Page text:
The Complete Graphic Designer
48
Developing concepts, the most
important part of any design
project, occurs in the mind, not
on a computer screen. During this
crucial phase of the design process,
the designer should spend his time
generating ideas away from the
computer. Thoroughly analyzing
design problems through writing
exercises allows the designer to lat-
er translate abstract ideas or rough
concepts into poignant visuals that
will connect with the target audi-
ence and deliver its message.
The Designer as Writer
Using the written word, the design-
er combines fragments of thoughts
or ideas into refi ned concepts. It is
often easier to think about com-
plex or abstract ideas in words
that will provide clues as to how
to solve a design problem by using
visual symbols and metaphors. The
more literate and articulate the de-
signer, the more prolifi c he will be
in producing original ideas; many
top art directors at creative agen-
cies have roots in copywriting or
journalism because of their ability
to capture the essence of an idea in
as few words as possible.
Idea Incubation
Brainstorming is the process of
generating ideas as quickly as pos-
sible. Write down every idea that
comes to mind, no matter how silly
or irrelevant it may seem, because
it may later infl uence or spark a
great idea. Design is the process
of eliminating ineffective ideas or
concepts in order to narrow the
possibilities to a few strong ones.
The following techniques will aid
designers in generating unique
design concepts:
Concept
Development
Concepts for a company brochure are
explored fi rst in writing. In this case, the
design fi rm worked with a copywriter to
develop ideas, and then provided short
descriptions of each idea to the client
for review. Generally, once a client signs
off on an idea, the designer will further
refi ne it and create or commission visu-
als, such as photography and illustration,
to communicate the concept.
Design: Indicia Design
TB
Provision-Complete Graphic Designer
CD109-59/4028
1st
proof
CGD p038-061_Text file_.indd 48CGD p038-061_Text file_.indd 48 1/20/09 8:21:10 AM1/20/09 8:21:10 AM
The Design Process
49
1. Stream of consciousness/free association
Write down any word that comes to mind when
thinking about the subject matter including emo-
tions, colors, perceptions, or phrases; anything
and everything is appropriate. Revisit this list of
thoughts later to eliminate some of the unusable
ideas. This technique allows for unfettered thought.
2. Create an idea tree
Idea trees give visual structure to stream of con-
sciousness idea generation. Thoughts fl ow in a
logical progression as each idea builds off of the
previous one—ideas are placed onto a page with
related words “branching” off of them. To get started,
write down the subject matter (the company or
product name might also be appropriate) within a
circle. All related thoughts connected with that idea
are written down with lines connecting each to the
previous idea. Repeat this process for each word
until the ideas become very specifi c or no longer
relate to the subject matter.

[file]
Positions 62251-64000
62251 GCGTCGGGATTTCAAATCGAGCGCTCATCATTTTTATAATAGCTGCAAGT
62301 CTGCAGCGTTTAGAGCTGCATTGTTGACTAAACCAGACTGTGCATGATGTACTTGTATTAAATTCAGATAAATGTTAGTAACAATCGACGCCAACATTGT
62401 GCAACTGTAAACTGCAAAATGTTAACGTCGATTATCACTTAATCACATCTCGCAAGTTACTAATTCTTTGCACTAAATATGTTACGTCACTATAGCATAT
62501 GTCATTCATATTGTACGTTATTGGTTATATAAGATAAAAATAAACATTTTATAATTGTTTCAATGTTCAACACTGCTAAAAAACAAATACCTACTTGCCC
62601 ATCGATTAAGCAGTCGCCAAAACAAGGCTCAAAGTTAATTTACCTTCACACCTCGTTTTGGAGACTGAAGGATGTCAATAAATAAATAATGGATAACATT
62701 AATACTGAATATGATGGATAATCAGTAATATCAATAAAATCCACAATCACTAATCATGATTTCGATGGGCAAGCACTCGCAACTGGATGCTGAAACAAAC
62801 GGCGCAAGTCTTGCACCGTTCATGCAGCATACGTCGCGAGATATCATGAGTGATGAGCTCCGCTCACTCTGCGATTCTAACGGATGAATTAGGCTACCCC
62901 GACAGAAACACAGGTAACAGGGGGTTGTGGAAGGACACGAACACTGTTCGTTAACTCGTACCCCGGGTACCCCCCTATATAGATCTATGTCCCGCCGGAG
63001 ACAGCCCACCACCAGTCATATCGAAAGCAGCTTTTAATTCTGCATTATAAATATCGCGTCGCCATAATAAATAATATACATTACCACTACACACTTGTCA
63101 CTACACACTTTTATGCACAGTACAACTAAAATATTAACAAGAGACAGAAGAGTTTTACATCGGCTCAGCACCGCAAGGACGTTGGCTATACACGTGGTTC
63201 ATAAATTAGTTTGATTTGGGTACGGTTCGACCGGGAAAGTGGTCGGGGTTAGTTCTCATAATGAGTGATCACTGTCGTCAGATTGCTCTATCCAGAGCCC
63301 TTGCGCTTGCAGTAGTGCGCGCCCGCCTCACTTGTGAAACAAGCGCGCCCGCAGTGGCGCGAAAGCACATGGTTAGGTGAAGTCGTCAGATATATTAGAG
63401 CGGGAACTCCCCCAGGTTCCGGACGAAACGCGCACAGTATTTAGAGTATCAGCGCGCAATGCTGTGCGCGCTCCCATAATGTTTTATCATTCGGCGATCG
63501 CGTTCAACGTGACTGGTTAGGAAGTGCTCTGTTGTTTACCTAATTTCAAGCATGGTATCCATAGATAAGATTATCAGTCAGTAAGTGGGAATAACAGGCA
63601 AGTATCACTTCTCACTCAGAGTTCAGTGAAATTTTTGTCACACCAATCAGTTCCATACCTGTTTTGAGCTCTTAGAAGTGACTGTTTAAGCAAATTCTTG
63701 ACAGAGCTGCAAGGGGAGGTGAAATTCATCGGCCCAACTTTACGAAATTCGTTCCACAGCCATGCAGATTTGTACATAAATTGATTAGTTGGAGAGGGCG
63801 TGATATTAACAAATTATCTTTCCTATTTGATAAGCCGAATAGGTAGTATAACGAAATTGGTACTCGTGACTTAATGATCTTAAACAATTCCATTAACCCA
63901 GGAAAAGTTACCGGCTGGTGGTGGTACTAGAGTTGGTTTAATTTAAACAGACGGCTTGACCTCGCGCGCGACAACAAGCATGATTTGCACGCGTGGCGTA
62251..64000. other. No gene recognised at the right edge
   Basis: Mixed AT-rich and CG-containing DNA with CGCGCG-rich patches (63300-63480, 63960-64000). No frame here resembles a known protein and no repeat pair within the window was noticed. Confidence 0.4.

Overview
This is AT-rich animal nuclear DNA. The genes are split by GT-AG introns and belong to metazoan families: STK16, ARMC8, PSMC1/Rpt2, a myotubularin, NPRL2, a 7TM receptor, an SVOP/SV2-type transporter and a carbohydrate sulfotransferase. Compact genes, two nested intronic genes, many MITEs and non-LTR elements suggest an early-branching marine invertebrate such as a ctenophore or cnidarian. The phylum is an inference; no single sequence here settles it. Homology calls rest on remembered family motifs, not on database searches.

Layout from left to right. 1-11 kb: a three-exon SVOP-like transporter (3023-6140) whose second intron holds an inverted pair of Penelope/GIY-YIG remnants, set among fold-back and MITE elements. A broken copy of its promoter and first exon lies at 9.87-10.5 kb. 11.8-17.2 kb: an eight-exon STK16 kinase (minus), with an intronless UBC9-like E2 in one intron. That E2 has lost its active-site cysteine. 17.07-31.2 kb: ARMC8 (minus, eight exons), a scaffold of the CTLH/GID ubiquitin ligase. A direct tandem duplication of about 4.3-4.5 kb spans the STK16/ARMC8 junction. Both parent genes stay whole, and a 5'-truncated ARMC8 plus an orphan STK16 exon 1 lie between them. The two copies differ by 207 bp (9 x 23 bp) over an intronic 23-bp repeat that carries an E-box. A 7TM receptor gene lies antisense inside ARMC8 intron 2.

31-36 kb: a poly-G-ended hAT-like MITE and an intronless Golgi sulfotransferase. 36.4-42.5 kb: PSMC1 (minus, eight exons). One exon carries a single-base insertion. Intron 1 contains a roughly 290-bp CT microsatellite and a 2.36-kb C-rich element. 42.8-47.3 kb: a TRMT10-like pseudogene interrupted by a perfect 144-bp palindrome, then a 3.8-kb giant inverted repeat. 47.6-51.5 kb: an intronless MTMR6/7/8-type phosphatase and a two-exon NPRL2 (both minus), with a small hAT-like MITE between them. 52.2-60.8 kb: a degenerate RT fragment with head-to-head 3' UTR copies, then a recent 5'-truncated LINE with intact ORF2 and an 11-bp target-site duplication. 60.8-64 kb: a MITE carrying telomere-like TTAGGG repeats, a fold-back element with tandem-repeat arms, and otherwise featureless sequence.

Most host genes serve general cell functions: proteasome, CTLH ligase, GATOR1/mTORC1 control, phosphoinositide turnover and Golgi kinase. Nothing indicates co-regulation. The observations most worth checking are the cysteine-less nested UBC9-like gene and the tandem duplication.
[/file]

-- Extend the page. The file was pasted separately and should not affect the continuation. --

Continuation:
3. Use a dictionary and thesaurus
Due to their descriptive nature, word defi nitions
give the designer visual clues for possible solutions.
In addition to helping understand terminology used
The Design Process
by the client, the dictionary is an indispensable tool
for translating written ideas into visual symbols and
metaphors. Write down the defi nition for each word
from the free association or the idea tree exercise.
Underline particularly descriptive words or phrases
within each defi nition, and write those words out on
the same sheet of paper with their defi nitions. Next,
use a thesaurus to fi nd related words or synonyms.
4. Combine unlikely ideas
The Latin word for thinking is “cogitate, which liter-
ally translated means “to mix together. Taking two
ideas or words from the designer’s brainstorming
exercises and combining them together often yields
unexpected and surprising results. Paul Rand was a
huge proponent of this method of generating ideas,
referring to it as “combinatory play. He believed
that the more childlike a designer could think by
combining two or more ideas, the more unique and
creative a solution would be developed, particularly
during the sketching phase of the design process.
Comfort
Contemporary
Yo u
physical
head
feet
body
eyes
face
towel
pillow
bed
fur
warm
soft
water
steam
bed
relaxation
cool
mental
soothing
skin
water
sleek
clean
health
wellness
emotion
physical
mental
human
streamlined
contemporary
colors
pattern
The creation of an idea tree helps when
brainstorming concepts for visual
solutions. Core ideas are connected to
related words, thoughts, or phrases to
visually portray stream-of-conscious-
ness thinking.
Design: Indicia Design
TB
Provision-Complete Graphic Designer
CD109-59/4028
1st
proof
CGD p038-061_Text file_.indd 49CGD p038-061_Text file_.indd 49 1/20/09 8:21:10 AM1/20/09 8:21:10 AM

Get The Complete Graphic Designer now with the O’Reilly learning platform.

O’Reilly members experience live online training, plus books, videos, and digital content from nearly 200 publishers.